Hedge fund founder of Citadel Ken Griffin did not stake his claim as the wealthiest man in Illinois, by Forbes’ reckoning, without playing it smart. Having once asserted, “Every organization has two choices. Choice one is to grow. Choice two is to die. If you decide not to grow, it’s a clear-cut message to talented people that it’s time to leave,” from Griffin’s eyes “risk is what you make of it”- and one he is willing to take, should the research back it.
Shrewdly tapping into the field of technology, with Citadel leading other firms in these tech-savvy strategies helped Griffin’s Chicago-based hedge fund now leap from $4.2 million in assets in 1990 to now beyond $26 billion.
Griffin is no newbie to the twists and turns of trading, having cashed in on the market’s downturn spin in 1987, which is precisely how he collected his first million. Though Citadel’s investment team had to grapple amid rings of investor fire after a close call for total collapse in 2008, the billionaire looked to technology tools and held steadfast to new investment constraints to return his firm to a state even more brazen than its former glory.
So how do Valeant Pharmaceuticals Intl Inc (NYSE:VRX), Gilead Sciences, Inc. (NASDAQ:GILD), and Apple Inc. (NASDAQ:AAPL) fare from Griffin’s prudent eyes? Let’s dive in to the famed hedge fund manager’s latest moves:
Valeant Pharmaceuticals Intl Inc
Valeant continues to gamble in a race against time and dollars, with shackles of debt nipping at its heels. Can the troubled biotech giant ease off its debt load, or is it doomed to fall prey to a waning business model and a steeply rising financial cliff?
Citadel seems to edge towards the latter, having relinquished 48% of its holding in Valeant, leaving 1,774,482 shares left worth $25,765K, according to the most recent SEC filing.
When looking at the writing on the wall, perhaps Griffin has the right cautious mindset spinning, as Valeant’s future weighs delicately in the balance. The troubled giant’s revenues are to see a 6 to 8% dip this year alone, which does not take under account last year’s already 7% plunge.
Though VRX hoped in 2016 to sell off assets securing $8 billion to feed the debt demons, truthfully, the band-aid the VRX team have secured is just over $2 billion in sales presently. This does not change the ghost of 2020 that still haunts the giant in the distance with a debt burden lingering at a stinging price tag of $30 billion; $2 billion down, but $28 more billion to go. As such, Citadel could be wise to play it on the tepid side.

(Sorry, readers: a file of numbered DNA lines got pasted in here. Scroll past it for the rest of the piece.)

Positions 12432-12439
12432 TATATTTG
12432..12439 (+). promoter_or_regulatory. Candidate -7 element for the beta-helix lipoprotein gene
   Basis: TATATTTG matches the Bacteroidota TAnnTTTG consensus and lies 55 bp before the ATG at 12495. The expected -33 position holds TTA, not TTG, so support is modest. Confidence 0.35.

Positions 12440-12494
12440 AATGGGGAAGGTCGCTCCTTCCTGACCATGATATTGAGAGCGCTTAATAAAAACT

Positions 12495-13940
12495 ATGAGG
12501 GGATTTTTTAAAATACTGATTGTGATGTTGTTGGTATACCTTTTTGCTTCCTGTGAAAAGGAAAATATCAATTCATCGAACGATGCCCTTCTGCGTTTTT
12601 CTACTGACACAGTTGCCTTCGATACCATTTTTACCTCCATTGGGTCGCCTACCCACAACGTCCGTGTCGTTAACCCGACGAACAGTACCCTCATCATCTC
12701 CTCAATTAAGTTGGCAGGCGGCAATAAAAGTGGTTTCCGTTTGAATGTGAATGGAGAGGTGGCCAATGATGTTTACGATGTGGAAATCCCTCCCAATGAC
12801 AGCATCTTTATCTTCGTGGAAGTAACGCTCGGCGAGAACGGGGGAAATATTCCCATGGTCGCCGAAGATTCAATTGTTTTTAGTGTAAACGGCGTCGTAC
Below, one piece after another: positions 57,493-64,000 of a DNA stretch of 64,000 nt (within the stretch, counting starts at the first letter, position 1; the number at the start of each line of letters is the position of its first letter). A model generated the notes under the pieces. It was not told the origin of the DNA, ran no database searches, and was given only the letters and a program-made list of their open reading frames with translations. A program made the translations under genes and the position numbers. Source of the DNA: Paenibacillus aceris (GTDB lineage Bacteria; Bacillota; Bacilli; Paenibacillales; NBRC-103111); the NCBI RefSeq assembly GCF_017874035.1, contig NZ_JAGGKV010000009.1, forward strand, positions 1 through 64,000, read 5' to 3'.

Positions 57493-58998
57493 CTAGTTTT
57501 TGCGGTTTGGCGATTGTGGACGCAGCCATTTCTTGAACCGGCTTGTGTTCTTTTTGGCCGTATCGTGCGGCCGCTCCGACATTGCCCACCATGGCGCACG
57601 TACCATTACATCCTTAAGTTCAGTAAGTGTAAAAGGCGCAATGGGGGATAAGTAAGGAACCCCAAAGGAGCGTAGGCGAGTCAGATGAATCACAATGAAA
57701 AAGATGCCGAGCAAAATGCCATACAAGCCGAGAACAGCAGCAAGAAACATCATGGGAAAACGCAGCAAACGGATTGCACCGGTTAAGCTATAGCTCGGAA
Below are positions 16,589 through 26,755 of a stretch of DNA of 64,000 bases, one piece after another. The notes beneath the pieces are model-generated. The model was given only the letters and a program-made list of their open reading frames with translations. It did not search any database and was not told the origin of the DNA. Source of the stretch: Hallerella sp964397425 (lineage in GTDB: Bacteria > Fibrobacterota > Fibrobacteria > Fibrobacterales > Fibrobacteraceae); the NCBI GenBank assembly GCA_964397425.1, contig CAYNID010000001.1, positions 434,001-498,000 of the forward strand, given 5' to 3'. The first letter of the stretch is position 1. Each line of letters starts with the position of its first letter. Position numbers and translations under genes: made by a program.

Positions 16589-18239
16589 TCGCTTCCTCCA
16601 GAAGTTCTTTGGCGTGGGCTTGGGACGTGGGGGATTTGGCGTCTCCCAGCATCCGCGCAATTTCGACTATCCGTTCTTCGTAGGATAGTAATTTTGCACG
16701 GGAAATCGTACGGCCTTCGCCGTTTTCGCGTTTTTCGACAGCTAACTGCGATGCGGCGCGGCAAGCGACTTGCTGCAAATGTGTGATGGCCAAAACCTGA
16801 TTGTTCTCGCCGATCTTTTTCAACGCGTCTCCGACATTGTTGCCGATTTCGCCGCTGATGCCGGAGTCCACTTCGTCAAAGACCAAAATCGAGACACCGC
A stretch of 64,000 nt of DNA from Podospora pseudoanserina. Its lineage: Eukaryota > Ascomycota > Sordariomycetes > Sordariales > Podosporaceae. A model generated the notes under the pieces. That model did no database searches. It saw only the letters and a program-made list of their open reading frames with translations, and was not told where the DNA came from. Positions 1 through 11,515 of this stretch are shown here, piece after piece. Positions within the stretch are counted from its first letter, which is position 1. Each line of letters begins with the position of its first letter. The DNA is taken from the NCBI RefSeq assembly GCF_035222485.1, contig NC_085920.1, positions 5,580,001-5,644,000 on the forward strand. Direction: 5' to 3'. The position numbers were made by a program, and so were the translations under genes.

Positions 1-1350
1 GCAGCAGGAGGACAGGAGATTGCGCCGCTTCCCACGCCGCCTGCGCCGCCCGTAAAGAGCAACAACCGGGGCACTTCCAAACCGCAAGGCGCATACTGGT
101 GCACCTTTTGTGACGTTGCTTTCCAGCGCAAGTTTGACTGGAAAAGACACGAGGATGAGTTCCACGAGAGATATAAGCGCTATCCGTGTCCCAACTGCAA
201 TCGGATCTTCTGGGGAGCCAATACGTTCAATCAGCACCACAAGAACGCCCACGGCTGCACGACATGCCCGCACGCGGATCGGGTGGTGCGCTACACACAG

TipRanks analytics exhibit VRX as a Hold. Out of 15 analysts polled by TipRanks in the last 3 months, 3 are bullish on Valeant stock, 9 remain sidelined, and 3 are bearish on the stock. With a return potential of 43%, the stock’s consensus target price stands at $15.36.
Gilead Sciences, Inc.
Gilead has been giving rise to angst-filled shareholders who are not pleased with the biotech giant’s HCV half of the business, which has fallen 33% in these past two years and has stung as the root of GILD’s underperformance compared to the rest of the market. Yet, Griffin remains not just undaunted by negative investor sentiment, but in fact spotlights massive potential ahead.
Just consider the latest SEC filing, where Citadel boosted 814% of its holding in Gilead to 405,895 shares, now worth $29,066K. Clinically, Gilead gets physician backing approval, as its safety and efficacy levels are unparalleled, thanks to Epclusa, which got the green light just last year for treating adult patients with chronic hepatitis C virus (HCV) both with and without cirrhosis (advanced liver disease).
GILD’s HCV problems lie in revenue strain, with sales continuing their plunge. There is a large market for HCV patients, with willing buyers- but also with fierce competition, leading prices to have scaled back by 60%+. Thus, revenue certainly has seen the effects of Gilead trying to compete.
However, Gilead has some sizzling potential in its key nonalcoholic steatohepatitis (NASH) therapy pipeline on the HIV spectrum of the GILD equation, along with rumblings for a strategic M&A, perhaps taking a smaller biotech firm like Kite Pharma under wing. Clearly, Citadel is willing to brave the HCV slack for the long-term reward.
TipRanks analytics demonstrate GILD as a Buy. Based on 18 analysts polled by TipRanks in the last 3 months, 12 rate a Buy on Gilead stock and 6 remain sidelined. The 12-month average price target stands at $81.73, marking a 20% upside from where the stock is currently trading.
Apple’s new revamped model of the iPad- dubbed a simple “iPad”- is a lightly enhanced iPad Air 2, released at the end of 2014. Investors have been waiting for months to see a big launch event, which though never transpired, the upgrade is being introduced to a tech enthusiast public nonetheless.
Meanwhile, the tech giant is hitting the refresh button in more ways than one, with twice the storage for all iPhone SEs as well as new special red editions of both the iPhone 7 and iPhone 7 Plus, benefiting Apple’s collaboration with AIDS-fighting organization RED.
However, Citadel cut back on its holding in Apple by 12% to $262,566K. There are some fears that while the new iPad product line could initially lift sales performance, average selling prices could take a dip as a result. Right now, the Apple machine revolves largely around the iPhone, and for iPads to go back to a starring role, future higher-end editions are needed with enticing features that could garner eager consumers ready to spend with cash on hand.
TipRanks analytics show AAPL as a Buy. Out of 36 analysts polled by TipRanks in the last 3 months, 28 are bullish on Apple stock, 6 remain sidelined, and 2 are bearish on the stock. With a return potential of 6%, the stock’s consensus target price stands at 6%.